Will the BP Oil Spill be President Obama’s Katrina?

by Philip Radford

May 3, 2010

In the immediate aftermath of what is unfolding as one of the most significant ecological and economic disasters in U.S. history, the response from the White House seemed more like damage control for itself rather than damage control for the Gulf States.

The White House postponed its awards ceremony that it scheduled to celebrate the safety of offshore oil drilling.

One must look no further than President Obama’s April 2nd statement to understand why his administration acted so defensively. Addressing critics of offshore drilling (such as yours truly), he said: “It turns out, by the way, that oil rigs today generally don’t cause spills. They are technologically very advanced.”

In the President’s defense, BP, Halliburton, and the other companies behind this spill must take the lead on cleaning up their mess. The White House has scrambled top staff to the Gulf States with great speed. And nobody could accuse the President of leaving any rock unturned in the efforts to contain this disaster.

The difference between this disaster and Katrina is that President Bush saw the storm coming and did nothing. President Obama had few warning signs that this specific event would happen in this place. But now that he knows what may come from his off-shore oil drilling policies, President Obama’s Katrina will come if he continues to promote off-shore drilling and the next disaster strikes.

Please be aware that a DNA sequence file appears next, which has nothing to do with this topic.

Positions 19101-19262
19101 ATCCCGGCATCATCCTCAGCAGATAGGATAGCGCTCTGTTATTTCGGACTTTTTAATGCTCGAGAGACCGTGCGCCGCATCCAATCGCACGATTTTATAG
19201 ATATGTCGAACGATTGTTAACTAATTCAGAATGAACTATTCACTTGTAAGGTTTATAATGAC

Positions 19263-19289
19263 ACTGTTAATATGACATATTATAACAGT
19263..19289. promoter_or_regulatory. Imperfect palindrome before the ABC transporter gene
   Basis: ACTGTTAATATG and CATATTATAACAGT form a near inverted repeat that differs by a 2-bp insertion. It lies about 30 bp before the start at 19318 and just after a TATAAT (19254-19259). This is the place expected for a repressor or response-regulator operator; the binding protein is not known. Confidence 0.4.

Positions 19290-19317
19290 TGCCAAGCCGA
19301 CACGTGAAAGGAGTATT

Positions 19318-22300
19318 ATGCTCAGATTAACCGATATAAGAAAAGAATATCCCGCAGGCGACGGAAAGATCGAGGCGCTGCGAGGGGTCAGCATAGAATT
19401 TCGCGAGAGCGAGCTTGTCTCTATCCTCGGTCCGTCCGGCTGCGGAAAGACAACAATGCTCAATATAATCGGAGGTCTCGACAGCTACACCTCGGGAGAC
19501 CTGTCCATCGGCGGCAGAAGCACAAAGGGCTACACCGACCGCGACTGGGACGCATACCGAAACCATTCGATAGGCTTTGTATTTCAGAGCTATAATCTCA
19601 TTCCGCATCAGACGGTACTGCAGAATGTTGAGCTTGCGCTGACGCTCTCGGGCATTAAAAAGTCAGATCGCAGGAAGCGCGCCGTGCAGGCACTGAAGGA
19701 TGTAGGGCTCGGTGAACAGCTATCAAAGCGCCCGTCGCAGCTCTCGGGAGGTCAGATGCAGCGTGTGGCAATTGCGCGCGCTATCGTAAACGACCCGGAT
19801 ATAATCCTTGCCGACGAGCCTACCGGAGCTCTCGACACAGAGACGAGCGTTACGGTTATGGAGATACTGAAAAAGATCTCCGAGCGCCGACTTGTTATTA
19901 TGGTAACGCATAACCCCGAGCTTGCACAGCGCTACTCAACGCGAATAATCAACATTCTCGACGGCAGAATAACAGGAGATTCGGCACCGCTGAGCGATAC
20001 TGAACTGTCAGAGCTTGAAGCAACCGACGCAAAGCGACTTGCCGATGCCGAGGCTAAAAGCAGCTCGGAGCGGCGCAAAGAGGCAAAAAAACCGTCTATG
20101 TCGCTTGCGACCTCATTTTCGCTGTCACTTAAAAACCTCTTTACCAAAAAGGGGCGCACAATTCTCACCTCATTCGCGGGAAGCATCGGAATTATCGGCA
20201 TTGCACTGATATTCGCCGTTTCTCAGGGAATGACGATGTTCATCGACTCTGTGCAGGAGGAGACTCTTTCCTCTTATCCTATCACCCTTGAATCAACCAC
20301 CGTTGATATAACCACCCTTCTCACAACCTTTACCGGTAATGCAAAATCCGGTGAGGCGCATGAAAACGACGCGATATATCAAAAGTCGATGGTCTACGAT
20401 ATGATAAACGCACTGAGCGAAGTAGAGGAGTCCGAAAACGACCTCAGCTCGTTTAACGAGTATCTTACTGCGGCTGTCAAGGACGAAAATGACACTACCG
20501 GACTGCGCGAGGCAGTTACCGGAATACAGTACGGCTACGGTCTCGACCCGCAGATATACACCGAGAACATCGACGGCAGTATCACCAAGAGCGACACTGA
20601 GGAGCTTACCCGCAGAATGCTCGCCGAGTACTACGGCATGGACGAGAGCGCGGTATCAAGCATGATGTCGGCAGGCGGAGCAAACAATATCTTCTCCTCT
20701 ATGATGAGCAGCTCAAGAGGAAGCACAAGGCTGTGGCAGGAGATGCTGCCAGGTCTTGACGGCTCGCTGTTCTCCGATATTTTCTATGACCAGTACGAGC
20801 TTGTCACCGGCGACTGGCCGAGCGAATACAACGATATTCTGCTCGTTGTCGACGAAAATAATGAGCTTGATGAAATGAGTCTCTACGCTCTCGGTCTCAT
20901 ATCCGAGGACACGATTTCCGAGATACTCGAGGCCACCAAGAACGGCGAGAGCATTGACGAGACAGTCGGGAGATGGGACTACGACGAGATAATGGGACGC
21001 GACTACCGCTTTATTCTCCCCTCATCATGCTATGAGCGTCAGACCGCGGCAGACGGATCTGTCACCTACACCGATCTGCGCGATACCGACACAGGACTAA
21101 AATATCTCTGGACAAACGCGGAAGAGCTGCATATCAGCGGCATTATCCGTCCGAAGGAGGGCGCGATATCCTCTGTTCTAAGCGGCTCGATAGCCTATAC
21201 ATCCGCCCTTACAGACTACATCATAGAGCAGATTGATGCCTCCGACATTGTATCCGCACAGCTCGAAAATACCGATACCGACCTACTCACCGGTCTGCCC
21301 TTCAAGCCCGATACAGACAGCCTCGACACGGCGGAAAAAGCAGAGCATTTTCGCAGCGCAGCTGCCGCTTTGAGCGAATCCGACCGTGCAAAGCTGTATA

The destruction of millions of peoples’ livelihoods is not worth our addiction to oil. Greenpeace and the Gulf Restoration Network are calling on the President to reverse his position on off-shore oil drilling. In addition, the President should use this as an opportunity to break our addiction to dirty oil and energy by shifting oil subsidies to plug-in hybrids and ensure that all new cars are clean by investing in a new electricity grid and agreeing with utilities that they can power all new cars starting in 2015 if they produce all new electricity with energy efficiency or clean energy and agree to a cap on carbon.

This post originally appeared on The Huffington Post on May 3, 2010

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